Apr 19

Managing the Actor's Mind





Full Fee: Student Fee:


Monday 14 – 18 Jan

(5 days)

10.00am to 5.00pm

Richard Sarell



Pay in 2 instalments

Does your mind sometimes refuse to find a way through the CREATIVE CHAOS it is generating?
Do you sometimes not know where to start prepping a scene?
Does a scene sometimes end up entirely differently to the way you planned it?
Does the behaviour of your character sometimes end up dark and moody when you thought you were light and playful?  
Do you look at a scene sometimes and find your mind refuses to see the circumstances as real when the writer obviously does?

David Paterson Chopper, The Curious Case of Benjamin Button, Saving Mr. Banks, Frost Nixon

I have observed leading teacher directors in the US and UK and Richard shares with them that facility to guide actors through the guff to the heart of the scene.

AN IMPORTANT CONSIDERATION:  Throughout time acting teachers have been showing you, the actor, the best decision making processes for finding your place in a scene.  But one area has been ignored.  There is little advice on how to manage the mind of the actor who is implementing the decisions.  If the actor's mind is unclear the performance technique will lack focus and the outcome will be muddled. 

This process is designed to manage the mind that delivers the performance.

What will be covered in this course?

1) Identifying the creative decisions that confuse ... finding a path to fix them

While using our creative mind is always exciting, it can also be downright confusing.  There are so many impulses that are flooding in it is hard to sort out which ones are important.  Or whether any of them are.  The way to find a pathway through the chaos is to build a simple hierarchy of choices.

2) Understanding the reasons that blur the creative decision making processes

Many of the factors that generate creative confusions stem from the way our minds work.  Understanding the mechanics of our mind's processes enables us to short circuit problems and have fun with the solutions.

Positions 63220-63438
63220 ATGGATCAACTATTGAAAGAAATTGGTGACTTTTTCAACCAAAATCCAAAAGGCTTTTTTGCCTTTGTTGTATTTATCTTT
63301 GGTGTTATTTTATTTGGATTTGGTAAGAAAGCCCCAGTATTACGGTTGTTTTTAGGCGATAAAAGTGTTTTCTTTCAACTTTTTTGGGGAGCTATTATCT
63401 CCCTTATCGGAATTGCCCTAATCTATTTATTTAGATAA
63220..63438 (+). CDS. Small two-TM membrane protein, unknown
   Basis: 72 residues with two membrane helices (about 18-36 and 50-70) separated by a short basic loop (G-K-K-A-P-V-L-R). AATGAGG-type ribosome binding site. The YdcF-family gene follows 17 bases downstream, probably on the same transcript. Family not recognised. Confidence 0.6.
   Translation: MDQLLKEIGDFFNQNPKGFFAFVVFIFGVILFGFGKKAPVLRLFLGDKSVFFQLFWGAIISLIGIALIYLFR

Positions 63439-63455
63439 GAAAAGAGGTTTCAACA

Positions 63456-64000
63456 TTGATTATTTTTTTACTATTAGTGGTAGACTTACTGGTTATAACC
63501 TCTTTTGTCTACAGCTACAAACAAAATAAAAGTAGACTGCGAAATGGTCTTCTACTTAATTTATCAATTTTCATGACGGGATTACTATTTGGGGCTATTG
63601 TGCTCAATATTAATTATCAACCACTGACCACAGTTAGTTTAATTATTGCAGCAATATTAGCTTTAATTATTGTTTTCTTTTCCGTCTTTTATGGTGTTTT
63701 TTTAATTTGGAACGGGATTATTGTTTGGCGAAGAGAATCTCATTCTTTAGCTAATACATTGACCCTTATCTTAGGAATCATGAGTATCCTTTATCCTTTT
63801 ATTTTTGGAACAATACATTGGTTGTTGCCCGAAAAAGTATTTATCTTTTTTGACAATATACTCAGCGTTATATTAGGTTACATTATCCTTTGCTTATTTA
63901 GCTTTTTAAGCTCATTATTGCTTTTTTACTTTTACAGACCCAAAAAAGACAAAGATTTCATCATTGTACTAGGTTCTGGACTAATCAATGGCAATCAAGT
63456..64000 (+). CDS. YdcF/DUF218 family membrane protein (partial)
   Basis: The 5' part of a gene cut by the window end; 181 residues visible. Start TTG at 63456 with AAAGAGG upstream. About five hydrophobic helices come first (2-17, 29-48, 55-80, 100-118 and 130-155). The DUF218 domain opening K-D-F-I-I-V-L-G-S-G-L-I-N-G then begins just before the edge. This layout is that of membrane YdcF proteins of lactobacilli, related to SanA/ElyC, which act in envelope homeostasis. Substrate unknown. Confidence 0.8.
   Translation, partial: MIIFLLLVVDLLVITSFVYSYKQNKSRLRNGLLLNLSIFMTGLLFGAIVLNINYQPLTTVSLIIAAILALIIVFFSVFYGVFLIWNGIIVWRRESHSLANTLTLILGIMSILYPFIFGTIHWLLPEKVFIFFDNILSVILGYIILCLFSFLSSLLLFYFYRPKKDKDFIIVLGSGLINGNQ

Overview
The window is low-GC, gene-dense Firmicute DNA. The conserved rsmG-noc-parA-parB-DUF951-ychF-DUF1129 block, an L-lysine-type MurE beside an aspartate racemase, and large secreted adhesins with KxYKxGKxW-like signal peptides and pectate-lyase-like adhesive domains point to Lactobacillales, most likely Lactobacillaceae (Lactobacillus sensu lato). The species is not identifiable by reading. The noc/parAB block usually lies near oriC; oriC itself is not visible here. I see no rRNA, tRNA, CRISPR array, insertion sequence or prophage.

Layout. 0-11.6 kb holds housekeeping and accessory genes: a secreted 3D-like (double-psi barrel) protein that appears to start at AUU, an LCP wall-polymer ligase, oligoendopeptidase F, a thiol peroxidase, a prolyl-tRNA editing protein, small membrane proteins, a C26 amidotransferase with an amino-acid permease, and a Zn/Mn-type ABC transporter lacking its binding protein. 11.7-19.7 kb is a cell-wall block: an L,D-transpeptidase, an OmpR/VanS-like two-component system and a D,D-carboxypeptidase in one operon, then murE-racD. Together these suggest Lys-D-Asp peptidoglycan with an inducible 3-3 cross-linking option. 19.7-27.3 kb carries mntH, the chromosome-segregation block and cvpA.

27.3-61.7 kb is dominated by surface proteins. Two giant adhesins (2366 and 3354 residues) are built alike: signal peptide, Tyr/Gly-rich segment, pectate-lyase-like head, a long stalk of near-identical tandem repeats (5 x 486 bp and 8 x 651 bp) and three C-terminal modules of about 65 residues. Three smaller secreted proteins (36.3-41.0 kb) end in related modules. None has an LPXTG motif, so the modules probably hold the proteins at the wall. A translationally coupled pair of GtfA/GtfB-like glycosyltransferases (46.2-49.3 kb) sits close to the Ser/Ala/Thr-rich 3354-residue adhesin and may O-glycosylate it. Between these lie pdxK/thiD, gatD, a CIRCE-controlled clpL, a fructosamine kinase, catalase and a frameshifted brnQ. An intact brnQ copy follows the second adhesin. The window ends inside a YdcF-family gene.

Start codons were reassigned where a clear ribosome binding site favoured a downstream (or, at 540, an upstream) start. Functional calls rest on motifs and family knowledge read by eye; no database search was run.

3) Making clear decisions about the scene

Powerful performances arise from actors who are in charge of their process.  The simplest pathway is the best but our mind will rush to overcomplicate the most straightforward of choices.  Managing our fears that magnify the confusions is the pathway to putting the fun back into acting.

4) Finding your characters specific role in a scene

​Understanding your role is the key to doing any job well.  For the actor understanding in simple terms the role their character has in the developing story lifts the mist of confusion.

5) Learning to work at a fast pace with effective choices

Clearing the mind of random confusions is the pathway to successfully working at the speed required for a modern film shoot.  Clear mind = clear choices = clear outcomes.

6) Challenge yourself, expand yourself and trust yourself

Be part of a course that takes your work to a new professional high while bringing the fun back into acting.


  • You want to reduce your creative fears and increase your creative fun
  • The belief that you have the ability to act keeps being disrupted by irrational self doubts
  • Your fervent hope is that acting can be simpler as well as more fun
  • Catching up with new and very practical techniques excites your creativity
  • Bringing exciting new skills to your acting process is something you would relish


  • You will compromise the consistency of your performances
  • Being consistently real will be tricky
  • Director’s notes will be confusing
  • Confusion will generate fear that will paralyse your decision making process
  • Monitoring the bad habits that creep into your work won't be possible
  • The fun of being in the most enjoyable classes in town will pass you by


Richard loves conducting the  Summer Intensive.  It is exciting to focus so intensely on the needs of a small group (maximum group size of 8).  He loves the huge leaps forward in understanding and skill that actors achieve in this environment.

The huge success of "The Memory of Water" that Richard directed at Chapel Off Chapel (Nov 2017) clearly proved the efficacy of The Rehearsal Room's processes.  Audiences loved it.  Max Davine wrote in his blog on goodvibemelbourne.com "The realism he achieves is funny and heart-wrenching, sometimes both at the same time, as in life."

Richard believes that it is the clarity and trust of simple, functional processes that enables the actor to defeat their fears and restore order from potential creative chaos.  

THIS COURSE STARTS - Monday 14 January 2019

Over 5 fun filled days learn skills you will use throughout your career. Learn to be real, to be versatile, to be a great listener and to be funny. 

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